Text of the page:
For Tala Madani’s first solo show in France, Nicolas Bourriaud has selected seventeen paintings and one animated film, all about the “presence of light and the patriarchal théâtre de la cruauté.” With a grotesque and caricatural approach, Madani develops a male-dominant imagery. Her cartoonish style and loose, expressive brushwork render her figures fumbling and clumsy. Men run wild in a world of homo-social fraternity, of secret societies.
They appear at times aggressive, ludicrous, inconsistent and vindictive within darkly comic and uncomfortable mise-en-scènes. Often balding and paunchy, they engage in absurd activities and scenarios that fuse playfulness with violence and perversity. They are presented in their most primitive form, dominated by sexual impulses and inhabiting a universe defined by ritualistic behavior, buffoonery and debauchery. Madani seeks to “subvert a particular overflowing masculinity, a certain type of masculinity that is deflated.”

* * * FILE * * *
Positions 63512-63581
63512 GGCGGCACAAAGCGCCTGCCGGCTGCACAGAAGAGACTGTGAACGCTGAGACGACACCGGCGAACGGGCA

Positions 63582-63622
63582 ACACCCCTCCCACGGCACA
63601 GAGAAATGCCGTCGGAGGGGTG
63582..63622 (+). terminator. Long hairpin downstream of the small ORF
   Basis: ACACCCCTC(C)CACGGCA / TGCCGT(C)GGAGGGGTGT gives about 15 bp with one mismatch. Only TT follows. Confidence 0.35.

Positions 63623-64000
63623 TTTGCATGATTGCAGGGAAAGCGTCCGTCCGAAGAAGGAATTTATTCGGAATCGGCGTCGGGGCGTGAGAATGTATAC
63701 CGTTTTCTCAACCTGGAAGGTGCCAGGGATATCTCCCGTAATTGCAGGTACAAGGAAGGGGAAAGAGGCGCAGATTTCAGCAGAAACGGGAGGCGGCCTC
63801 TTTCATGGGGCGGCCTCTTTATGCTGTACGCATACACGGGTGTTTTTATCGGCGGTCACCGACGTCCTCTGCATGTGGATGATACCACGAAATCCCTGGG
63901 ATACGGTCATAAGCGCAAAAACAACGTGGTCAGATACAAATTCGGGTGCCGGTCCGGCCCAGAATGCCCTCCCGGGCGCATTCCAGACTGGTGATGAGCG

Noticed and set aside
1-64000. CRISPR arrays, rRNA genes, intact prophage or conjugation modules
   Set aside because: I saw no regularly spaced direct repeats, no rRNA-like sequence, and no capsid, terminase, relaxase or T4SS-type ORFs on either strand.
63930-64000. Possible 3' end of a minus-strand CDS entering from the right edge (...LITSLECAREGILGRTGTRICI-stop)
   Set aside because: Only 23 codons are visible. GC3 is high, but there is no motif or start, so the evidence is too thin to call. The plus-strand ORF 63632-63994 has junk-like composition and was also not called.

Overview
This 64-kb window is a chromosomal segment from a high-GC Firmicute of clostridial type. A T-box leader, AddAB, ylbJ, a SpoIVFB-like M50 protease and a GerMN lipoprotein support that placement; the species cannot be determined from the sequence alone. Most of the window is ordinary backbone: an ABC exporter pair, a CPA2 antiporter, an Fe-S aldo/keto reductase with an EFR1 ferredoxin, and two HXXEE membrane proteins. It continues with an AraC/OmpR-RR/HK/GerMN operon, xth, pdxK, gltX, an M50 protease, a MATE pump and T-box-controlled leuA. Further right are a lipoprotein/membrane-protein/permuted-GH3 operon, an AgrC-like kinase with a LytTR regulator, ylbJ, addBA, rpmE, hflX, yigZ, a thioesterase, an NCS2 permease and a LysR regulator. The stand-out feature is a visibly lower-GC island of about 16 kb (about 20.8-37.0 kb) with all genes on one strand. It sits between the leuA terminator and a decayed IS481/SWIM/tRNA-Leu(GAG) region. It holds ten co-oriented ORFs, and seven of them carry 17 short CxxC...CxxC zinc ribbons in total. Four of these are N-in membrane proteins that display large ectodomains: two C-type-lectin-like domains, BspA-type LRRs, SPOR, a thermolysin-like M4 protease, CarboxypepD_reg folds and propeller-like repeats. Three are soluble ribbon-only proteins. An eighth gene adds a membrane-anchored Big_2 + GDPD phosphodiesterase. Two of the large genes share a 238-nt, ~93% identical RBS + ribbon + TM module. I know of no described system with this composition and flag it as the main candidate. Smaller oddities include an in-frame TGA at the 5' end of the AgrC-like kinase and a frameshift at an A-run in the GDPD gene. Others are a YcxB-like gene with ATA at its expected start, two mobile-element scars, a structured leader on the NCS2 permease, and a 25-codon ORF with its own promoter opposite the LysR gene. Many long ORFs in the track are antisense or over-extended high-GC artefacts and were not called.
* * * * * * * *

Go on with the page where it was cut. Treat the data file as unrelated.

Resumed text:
Light as an artificial and special effect is central to many compositions, as in her ongoing Rear Projection series (since 2003). Her figures are the source of light, projecting content from their “solar anus” onto the canvas. According to Bourriaud, “[it reminds] us of a searchlight whose purpose is to leave nothing cloaked in darkness. It’s a police dragnet, a crime-fighting tool, an aggressive raid. In Madani’s work, light never shows anything; rather, it blinds the viewer like a spotlight: too bright, it impairs the gaze.”
The majority of her paintings depict men playing with their anuses, penises or bodily fluids in childlike fashion. Concentrating on the unapologetic baseness of human behavior, Madani reveals the externalization of an internal process: excretion as both economic symbol and allusion to death.